What is the BCS royal charter?

For you

Be part of something bigger, join the Chartered Institute for IT.

‘On 31 July 1984, Her Majesty the Queen was pleased, by and with the advice of her Privy Council… to accede to the humble Petition of the Company praying that ‘We should constitute a Corporation incorporated by our Royal Charter…’’

Since then, as the holders of the royal charter for computing, we’ve worked with organisations, government and individuals to raise standards address the challenges facing our profession.

What does chartered status mean for BCS?

Having chartered status means we’re leading the industry and responsible for building a skilled, diverse, inclusive and ethical IT profession that delivers a safe digital future for society.

At the core of our charter is the declaration that everything we do should be to ‘promote the study and practice of computing and to advance knowledge and education therein for the benefit of the public.’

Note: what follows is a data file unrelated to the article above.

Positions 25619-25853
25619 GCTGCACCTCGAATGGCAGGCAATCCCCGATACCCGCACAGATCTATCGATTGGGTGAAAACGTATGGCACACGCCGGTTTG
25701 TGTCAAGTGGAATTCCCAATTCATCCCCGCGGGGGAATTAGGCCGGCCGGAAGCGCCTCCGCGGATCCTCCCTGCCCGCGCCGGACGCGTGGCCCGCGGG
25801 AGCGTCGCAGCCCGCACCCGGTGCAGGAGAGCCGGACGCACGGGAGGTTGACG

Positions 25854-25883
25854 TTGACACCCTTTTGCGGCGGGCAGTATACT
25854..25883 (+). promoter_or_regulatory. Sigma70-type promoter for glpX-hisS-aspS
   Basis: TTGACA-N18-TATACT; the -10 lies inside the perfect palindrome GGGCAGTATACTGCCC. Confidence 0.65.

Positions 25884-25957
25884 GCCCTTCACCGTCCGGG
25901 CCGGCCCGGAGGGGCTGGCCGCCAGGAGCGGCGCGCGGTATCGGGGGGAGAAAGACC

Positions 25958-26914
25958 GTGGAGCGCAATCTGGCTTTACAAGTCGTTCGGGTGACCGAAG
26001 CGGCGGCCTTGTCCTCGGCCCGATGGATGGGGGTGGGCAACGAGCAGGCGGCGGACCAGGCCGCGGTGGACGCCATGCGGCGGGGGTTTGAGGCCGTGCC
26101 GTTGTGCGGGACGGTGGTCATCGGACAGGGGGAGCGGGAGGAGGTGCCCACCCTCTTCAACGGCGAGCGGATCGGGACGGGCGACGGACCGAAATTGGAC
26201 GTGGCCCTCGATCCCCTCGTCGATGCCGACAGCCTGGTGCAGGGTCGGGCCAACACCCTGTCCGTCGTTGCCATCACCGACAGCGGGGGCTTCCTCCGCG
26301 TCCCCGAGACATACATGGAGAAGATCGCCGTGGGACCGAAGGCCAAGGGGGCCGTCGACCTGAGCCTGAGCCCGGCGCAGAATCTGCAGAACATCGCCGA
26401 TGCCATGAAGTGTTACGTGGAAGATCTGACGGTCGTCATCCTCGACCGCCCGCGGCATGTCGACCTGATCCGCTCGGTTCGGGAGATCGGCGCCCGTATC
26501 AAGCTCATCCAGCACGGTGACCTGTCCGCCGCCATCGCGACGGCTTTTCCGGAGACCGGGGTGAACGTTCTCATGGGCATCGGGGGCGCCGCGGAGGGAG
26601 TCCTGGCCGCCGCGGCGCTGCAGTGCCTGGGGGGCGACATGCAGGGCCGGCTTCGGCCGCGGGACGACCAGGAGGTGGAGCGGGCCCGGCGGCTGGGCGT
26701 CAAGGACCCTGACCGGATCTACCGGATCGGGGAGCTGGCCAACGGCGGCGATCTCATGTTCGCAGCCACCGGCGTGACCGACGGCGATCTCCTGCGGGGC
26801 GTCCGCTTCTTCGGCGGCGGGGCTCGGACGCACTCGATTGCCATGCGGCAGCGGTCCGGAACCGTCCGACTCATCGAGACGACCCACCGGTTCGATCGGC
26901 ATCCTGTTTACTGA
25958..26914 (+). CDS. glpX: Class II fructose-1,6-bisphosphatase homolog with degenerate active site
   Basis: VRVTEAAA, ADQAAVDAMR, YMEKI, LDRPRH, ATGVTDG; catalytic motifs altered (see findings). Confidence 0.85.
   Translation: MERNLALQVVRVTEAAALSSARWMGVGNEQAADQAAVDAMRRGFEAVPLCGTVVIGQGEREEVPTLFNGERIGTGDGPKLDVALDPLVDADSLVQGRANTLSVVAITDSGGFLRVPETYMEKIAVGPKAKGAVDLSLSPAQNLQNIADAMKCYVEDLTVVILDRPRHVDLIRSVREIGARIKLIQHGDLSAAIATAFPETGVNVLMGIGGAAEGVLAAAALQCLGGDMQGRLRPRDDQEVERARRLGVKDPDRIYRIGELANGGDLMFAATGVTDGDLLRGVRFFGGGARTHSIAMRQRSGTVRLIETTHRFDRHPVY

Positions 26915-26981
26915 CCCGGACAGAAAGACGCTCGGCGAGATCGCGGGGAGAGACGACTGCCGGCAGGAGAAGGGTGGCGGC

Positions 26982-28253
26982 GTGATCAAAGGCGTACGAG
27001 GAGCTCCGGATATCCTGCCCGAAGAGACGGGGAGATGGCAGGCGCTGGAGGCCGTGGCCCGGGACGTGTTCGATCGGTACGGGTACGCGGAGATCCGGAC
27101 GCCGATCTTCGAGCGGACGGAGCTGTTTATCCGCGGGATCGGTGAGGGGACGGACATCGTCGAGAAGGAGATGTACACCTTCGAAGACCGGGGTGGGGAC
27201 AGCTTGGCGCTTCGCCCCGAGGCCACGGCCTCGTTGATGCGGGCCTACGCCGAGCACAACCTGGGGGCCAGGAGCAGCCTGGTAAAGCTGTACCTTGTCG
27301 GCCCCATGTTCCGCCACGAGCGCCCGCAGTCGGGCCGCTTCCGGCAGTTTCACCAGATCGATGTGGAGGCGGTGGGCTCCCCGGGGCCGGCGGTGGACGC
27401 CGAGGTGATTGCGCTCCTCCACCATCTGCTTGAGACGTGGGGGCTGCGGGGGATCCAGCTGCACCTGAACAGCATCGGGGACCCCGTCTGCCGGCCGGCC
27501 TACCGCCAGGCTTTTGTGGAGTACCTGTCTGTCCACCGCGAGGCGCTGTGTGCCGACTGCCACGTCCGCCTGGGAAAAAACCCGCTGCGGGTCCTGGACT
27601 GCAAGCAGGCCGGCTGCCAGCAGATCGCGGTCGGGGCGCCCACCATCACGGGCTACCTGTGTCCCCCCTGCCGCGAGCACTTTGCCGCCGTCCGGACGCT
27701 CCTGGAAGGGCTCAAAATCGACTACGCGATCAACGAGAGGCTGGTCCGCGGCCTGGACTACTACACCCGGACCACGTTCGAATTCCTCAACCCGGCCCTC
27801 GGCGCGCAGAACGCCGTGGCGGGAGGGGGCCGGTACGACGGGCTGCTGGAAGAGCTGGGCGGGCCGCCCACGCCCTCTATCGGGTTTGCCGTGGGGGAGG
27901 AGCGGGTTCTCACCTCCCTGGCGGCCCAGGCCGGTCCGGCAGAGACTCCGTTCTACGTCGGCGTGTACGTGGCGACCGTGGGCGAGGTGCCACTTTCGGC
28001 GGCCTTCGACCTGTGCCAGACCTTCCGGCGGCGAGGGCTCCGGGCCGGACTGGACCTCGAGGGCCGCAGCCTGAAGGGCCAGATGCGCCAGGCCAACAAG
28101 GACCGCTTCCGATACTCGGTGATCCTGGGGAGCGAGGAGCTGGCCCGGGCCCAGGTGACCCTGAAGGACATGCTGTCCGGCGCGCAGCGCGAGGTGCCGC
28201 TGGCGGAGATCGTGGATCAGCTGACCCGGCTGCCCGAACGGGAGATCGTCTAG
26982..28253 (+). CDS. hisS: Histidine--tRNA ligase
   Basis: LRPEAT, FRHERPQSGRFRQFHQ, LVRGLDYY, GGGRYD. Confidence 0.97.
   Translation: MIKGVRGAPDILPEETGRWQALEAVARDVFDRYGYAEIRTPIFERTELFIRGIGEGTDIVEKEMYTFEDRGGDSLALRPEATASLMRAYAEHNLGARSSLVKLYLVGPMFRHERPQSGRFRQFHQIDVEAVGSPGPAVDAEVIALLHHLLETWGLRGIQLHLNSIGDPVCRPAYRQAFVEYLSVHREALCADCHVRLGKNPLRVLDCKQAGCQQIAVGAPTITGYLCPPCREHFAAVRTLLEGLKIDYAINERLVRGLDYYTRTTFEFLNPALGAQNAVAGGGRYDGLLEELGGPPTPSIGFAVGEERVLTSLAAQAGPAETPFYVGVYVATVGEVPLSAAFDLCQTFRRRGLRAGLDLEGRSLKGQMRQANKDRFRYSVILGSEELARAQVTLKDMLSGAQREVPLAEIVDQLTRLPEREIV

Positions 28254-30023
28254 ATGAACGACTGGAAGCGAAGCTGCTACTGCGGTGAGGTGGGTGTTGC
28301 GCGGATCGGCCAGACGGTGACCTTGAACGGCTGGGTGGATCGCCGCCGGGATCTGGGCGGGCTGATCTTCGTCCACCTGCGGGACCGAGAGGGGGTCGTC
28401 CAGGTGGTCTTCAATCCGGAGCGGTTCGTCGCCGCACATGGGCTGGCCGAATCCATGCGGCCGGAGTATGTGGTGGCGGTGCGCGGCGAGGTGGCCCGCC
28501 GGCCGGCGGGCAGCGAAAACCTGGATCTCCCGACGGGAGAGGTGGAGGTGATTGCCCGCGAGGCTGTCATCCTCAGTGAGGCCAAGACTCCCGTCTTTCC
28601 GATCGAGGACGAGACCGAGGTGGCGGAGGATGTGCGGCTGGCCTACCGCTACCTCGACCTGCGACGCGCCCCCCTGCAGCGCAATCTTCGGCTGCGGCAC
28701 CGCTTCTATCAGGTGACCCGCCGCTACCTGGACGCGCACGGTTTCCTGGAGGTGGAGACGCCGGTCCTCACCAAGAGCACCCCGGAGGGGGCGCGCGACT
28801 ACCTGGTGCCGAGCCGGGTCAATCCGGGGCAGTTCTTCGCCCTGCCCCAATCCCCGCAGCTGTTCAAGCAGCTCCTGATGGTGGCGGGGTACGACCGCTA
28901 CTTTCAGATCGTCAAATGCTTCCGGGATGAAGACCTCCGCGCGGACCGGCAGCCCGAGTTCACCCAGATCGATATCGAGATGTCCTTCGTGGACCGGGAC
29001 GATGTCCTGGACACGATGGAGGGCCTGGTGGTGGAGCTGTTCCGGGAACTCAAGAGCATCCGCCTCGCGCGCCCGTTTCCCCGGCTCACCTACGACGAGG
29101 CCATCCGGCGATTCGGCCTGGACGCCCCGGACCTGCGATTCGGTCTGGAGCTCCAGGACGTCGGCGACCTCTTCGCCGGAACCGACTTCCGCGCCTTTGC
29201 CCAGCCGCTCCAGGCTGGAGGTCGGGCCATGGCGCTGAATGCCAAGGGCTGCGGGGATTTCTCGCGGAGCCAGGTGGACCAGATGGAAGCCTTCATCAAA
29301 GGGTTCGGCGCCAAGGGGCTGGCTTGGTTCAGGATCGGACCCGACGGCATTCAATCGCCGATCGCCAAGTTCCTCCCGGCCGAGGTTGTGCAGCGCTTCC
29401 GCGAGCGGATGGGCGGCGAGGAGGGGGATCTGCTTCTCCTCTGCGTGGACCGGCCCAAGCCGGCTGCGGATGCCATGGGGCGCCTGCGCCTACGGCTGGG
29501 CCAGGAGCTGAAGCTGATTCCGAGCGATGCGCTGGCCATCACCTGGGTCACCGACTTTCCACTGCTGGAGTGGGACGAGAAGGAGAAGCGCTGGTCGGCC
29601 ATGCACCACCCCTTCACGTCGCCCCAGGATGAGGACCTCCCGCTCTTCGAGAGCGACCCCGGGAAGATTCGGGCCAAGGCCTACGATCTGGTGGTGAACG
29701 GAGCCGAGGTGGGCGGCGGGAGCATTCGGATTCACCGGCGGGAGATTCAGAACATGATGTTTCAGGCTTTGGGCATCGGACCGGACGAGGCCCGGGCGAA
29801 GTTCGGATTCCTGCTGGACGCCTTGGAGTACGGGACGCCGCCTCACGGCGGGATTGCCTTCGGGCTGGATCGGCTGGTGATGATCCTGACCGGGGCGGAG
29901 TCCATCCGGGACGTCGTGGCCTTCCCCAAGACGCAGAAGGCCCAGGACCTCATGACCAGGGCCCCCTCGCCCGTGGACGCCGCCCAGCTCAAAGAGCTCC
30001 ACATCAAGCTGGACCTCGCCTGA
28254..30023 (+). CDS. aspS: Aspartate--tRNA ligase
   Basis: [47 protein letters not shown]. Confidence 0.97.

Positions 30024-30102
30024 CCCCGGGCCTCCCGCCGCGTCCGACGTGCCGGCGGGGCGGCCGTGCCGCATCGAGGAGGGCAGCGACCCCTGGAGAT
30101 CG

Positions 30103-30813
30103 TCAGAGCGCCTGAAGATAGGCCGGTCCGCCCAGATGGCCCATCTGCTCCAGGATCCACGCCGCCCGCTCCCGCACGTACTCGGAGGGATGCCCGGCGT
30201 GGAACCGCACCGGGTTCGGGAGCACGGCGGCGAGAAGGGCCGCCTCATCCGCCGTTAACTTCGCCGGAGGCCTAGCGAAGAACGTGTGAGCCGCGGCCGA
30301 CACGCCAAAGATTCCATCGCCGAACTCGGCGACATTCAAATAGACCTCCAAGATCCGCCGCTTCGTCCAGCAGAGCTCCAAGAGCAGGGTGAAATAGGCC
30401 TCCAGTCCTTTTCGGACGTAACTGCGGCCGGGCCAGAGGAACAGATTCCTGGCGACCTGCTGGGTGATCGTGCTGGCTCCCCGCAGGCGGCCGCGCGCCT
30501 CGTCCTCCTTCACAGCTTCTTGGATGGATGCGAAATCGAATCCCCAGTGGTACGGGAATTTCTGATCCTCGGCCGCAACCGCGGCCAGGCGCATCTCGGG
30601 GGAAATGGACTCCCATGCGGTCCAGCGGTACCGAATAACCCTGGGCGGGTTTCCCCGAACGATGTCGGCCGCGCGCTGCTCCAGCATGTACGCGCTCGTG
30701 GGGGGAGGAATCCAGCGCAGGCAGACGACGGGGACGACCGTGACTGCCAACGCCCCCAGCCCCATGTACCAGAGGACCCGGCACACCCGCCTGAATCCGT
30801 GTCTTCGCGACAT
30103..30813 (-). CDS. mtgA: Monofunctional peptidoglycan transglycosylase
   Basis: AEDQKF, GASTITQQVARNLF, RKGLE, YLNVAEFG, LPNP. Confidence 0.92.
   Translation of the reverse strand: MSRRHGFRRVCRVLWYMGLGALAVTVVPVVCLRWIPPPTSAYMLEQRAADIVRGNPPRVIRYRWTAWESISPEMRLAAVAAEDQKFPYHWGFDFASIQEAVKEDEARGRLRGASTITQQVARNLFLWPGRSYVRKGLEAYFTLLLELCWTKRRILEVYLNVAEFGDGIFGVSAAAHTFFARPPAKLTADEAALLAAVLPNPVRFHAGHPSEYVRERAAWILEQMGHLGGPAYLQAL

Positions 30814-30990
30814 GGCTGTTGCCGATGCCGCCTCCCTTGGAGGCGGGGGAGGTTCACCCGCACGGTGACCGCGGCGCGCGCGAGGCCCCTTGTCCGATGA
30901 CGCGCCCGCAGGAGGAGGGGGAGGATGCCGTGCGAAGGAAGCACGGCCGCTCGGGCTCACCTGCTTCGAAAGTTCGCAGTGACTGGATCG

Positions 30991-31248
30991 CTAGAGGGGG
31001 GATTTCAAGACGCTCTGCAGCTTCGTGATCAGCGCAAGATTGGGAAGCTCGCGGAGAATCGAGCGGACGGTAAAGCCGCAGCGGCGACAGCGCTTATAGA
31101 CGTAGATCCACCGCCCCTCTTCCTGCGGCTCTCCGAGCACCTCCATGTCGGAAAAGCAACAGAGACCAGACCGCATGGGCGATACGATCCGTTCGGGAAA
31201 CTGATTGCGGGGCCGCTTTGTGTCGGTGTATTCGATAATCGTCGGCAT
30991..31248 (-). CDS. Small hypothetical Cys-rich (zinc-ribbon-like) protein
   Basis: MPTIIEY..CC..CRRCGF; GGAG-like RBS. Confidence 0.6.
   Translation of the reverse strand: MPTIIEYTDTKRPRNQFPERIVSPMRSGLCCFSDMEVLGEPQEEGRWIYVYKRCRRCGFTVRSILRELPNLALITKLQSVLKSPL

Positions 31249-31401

It gives us the power to ‘establish and maintain appropriate standards of education and experience for persons engaged in the profession of Computing.’

This means we promote safe and positive interactions with tech, for all. This is summarised in our motto, ‘Making IT good for society’.
Today that means we shine a light on big issues such as the persistent gender gap in computing education or the value of professional standards in cyber security, as well as working with our members to support events such as Pride month.

Read the full Royal Charter here.

The BCS royal connection

HRH Prince Edward, Duke of KentPrince Edward, Duke of Kent has been Patron of BCS since 1979 and in 1982, BCS’ silver jubilee year, he became president of the organisation.

Our jubilee year was also known as ‘Information Technology Year’ – or IT82. As Computing History reports, ‘recognising the huge potential of IT to transform almost every part of society, including business, health, and education, the British government joined the drive to make the whole country aware of these benefit.’